Consumers are interested in products that offer something different to the mass market, and value attributes such as superior quality, unique flavors, natural premium ingredients, and craft production techniques.
And the trend for sophisticated non-alcoholic beverages comes at the same time that hard sodas – alcoholic takes on soft drinks – are gaining prominence: an illustration of the cross-category nature of today’s market.
“These developments highlight the importance of aligning with evolving consumer needs and an important overarching trend of cross-category blurring that we’re witnessing across food and drink in general,” Tanvi Savara, consumer insight analyst, Canadean, told BeverageDaily.
Cocktail flavors, hops as ingredients
As people become more conscious of the amount of alcohol they consume, there is more interest in premium, non-alcoholic soft drinks that can be consumed instead.
According to Canadean figures, 41% of drinkers pay high attention to reducing the amount of alcohol they consume, while 49% are conscious of the long-term health impact of drinking too much alcohol.
Meanwhile, the influence from the alcoholic beverage category is seen in this sophisticated soda sector, said Savara.
“Moderation and avoidance of alcohol is creating demand for soft drinks that mimic flavors commonly associated with the alcoholic beverage category,” said Savara.
“I think what’s particularly interesting is manufacturers are responding by going beyond soft drinks that mimic popular cocktail flavors, and taking inspiration from production techniques and sourcing ingredients synonymous with alcoholic drinks.
“For example, Proper Soda Co.’s Hop Soda claims to contain a blend of hops but without the bitterness associated with an IPA. The hoppy flavor associated with beer makes it appealing to usual beer drinkers as well as experimental soft drink consumers.”
However, the appeal of adult soft drinks goes beyond people looking to curb their alcoholic intake: older soft drinks consumers are interested in upscale offerings that appeal to mature tastes.
Consumers value products that are different from the mass market, and quality, unique flavors, natural premium ingredients and craft production techniques are all sought-after attributes.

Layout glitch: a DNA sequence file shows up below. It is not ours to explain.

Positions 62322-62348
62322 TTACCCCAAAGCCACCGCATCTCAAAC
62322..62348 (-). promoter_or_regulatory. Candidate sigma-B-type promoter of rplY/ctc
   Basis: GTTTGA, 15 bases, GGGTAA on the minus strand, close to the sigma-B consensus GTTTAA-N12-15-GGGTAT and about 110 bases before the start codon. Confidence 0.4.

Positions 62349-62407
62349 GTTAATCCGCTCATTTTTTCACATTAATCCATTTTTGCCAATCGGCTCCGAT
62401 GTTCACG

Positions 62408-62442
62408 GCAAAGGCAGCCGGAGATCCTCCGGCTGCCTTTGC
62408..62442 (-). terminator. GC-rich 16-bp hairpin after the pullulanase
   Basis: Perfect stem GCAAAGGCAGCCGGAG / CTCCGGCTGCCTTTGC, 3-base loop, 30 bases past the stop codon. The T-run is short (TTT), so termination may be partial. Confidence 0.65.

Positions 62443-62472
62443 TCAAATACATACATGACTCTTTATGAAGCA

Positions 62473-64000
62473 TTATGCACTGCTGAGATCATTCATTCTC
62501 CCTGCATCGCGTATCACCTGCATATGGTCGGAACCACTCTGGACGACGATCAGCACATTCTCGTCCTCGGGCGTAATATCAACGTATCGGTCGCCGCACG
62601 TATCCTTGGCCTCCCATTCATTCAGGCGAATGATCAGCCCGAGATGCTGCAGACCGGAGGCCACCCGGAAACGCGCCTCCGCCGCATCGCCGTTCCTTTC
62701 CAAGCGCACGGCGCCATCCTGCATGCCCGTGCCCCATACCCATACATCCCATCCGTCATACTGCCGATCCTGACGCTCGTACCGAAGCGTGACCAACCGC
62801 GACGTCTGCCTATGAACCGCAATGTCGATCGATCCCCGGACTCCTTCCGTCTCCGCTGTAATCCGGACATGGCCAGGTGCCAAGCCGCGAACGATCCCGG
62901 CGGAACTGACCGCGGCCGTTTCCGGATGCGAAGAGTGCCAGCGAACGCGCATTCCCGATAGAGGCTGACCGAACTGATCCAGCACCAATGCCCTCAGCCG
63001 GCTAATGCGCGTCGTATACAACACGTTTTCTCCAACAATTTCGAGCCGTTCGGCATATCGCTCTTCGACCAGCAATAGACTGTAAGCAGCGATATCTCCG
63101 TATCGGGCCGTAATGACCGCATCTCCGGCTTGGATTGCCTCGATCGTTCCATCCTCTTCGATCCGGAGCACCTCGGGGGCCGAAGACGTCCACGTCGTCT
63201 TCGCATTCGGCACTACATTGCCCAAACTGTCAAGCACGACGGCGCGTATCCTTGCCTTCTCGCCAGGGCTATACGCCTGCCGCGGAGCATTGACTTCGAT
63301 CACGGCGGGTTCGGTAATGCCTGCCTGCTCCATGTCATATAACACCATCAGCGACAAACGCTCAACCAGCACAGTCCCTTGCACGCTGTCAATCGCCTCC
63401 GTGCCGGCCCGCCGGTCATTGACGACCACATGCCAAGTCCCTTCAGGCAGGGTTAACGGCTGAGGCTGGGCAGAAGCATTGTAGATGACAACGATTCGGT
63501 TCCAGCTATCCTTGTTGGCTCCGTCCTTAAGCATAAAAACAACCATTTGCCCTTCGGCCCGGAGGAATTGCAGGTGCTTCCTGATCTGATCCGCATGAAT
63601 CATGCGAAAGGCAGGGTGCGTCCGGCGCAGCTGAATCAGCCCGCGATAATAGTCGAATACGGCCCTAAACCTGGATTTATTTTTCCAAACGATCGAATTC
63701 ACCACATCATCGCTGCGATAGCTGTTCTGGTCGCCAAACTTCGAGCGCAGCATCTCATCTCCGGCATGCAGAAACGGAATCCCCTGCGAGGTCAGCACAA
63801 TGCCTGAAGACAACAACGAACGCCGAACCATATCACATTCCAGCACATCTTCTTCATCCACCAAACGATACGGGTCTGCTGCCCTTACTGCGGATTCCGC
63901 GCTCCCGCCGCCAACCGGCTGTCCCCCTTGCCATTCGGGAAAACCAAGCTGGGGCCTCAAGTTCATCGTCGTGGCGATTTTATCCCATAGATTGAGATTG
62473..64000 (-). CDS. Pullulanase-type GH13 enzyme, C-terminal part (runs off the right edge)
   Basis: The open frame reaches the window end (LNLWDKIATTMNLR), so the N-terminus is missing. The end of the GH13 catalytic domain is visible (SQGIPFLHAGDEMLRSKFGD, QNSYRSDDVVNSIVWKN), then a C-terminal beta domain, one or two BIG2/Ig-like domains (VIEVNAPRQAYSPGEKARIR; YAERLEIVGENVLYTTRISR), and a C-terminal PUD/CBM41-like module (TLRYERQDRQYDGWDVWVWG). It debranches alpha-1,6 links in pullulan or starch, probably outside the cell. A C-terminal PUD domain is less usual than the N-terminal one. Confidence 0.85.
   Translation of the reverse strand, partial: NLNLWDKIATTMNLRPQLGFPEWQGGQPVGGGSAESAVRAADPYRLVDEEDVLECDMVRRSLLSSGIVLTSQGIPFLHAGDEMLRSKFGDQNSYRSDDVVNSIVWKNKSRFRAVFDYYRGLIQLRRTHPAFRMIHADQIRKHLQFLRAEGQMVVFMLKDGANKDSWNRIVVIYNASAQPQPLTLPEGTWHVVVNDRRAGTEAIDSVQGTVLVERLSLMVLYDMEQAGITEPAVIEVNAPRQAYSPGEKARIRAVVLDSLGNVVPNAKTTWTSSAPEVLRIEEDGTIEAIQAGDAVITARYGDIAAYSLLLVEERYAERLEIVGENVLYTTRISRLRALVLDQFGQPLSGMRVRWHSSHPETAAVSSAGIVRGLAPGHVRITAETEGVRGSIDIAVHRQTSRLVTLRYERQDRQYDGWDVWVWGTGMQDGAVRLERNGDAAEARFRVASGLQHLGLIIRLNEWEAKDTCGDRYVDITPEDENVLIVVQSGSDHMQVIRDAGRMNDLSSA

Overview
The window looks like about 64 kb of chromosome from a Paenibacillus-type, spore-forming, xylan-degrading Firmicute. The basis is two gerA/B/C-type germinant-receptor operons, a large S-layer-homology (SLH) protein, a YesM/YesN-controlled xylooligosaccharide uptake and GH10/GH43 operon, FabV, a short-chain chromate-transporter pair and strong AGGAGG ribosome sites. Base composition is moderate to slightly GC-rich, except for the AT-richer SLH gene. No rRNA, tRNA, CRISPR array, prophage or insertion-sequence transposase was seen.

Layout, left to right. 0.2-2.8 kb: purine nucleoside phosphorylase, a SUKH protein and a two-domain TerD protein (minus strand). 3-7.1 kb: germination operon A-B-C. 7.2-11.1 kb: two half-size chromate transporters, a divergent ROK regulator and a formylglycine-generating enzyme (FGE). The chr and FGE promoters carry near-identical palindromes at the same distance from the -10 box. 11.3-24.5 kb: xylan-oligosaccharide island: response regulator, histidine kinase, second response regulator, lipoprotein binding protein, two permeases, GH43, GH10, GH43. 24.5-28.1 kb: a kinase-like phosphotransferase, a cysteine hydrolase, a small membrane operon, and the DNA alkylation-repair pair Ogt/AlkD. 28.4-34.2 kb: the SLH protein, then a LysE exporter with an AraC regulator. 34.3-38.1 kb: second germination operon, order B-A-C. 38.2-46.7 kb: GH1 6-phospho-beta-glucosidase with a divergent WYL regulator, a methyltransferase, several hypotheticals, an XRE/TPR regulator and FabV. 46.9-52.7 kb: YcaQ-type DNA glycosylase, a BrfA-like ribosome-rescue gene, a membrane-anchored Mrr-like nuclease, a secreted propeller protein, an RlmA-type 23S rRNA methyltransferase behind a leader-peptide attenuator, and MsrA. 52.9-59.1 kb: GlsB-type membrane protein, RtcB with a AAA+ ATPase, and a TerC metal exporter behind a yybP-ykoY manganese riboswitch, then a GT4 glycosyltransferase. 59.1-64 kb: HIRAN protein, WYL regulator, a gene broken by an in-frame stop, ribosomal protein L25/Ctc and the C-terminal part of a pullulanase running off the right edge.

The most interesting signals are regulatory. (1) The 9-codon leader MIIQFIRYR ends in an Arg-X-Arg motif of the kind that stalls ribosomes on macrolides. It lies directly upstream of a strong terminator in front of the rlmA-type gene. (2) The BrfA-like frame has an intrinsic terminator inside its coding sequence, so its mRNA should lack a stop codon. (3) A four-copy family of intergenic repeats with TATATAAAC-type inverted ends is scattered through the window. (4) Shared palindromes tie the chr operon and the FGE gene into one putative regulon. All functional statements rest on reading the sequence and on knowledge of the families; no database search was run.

In fact, 56% of consumers worldwide would like to see more craft-style non-alcoholic beverages.
And these consumers are willing to go outside their comfort zone: 62% of carbonated beverage consumers experiment with new and unusual food and drink flavors at least occasionally.
Botanicals, product extensions, and contemporary twists on classics are all ways to tap into the trend, said Savara.
The sophisticated soda trend is relevant for both everyday consumption and special occasions, said Savara.
“We’re seeing brands like J20 trying to capture on-trade occasions with its two limited edition products launched last year – J20 Midnight Forest & Midnight Amber.
“Besides their flavor profiles, they also have sophisticated designs and cues on pack to highlight the fantasy-themed inspiration that is central to their brand story and are likely to meet demand for products that are deemed ‘feasible’ when socializing out-of-home.”
When it comes to off-trade, sophisticated sodas are finding a place alongside food and gourmet eating.
“Adult soft drinks are also being positioned as ideal substitutes for off-trade occasions,” continued Savara.
“For example, DRY Soda launched a new variant – Fuji Apple DRYSparkling earlier this year, which claims to be “exceptional” when paired with foods like pork chops, grilled cheese, muffulettas, fried chicken or vanilla ice cream.
“Such positioning will be attractive to nearly half of global consumers surveyed by Canadean who find the concept of food/carbonated drink pairing appealing.”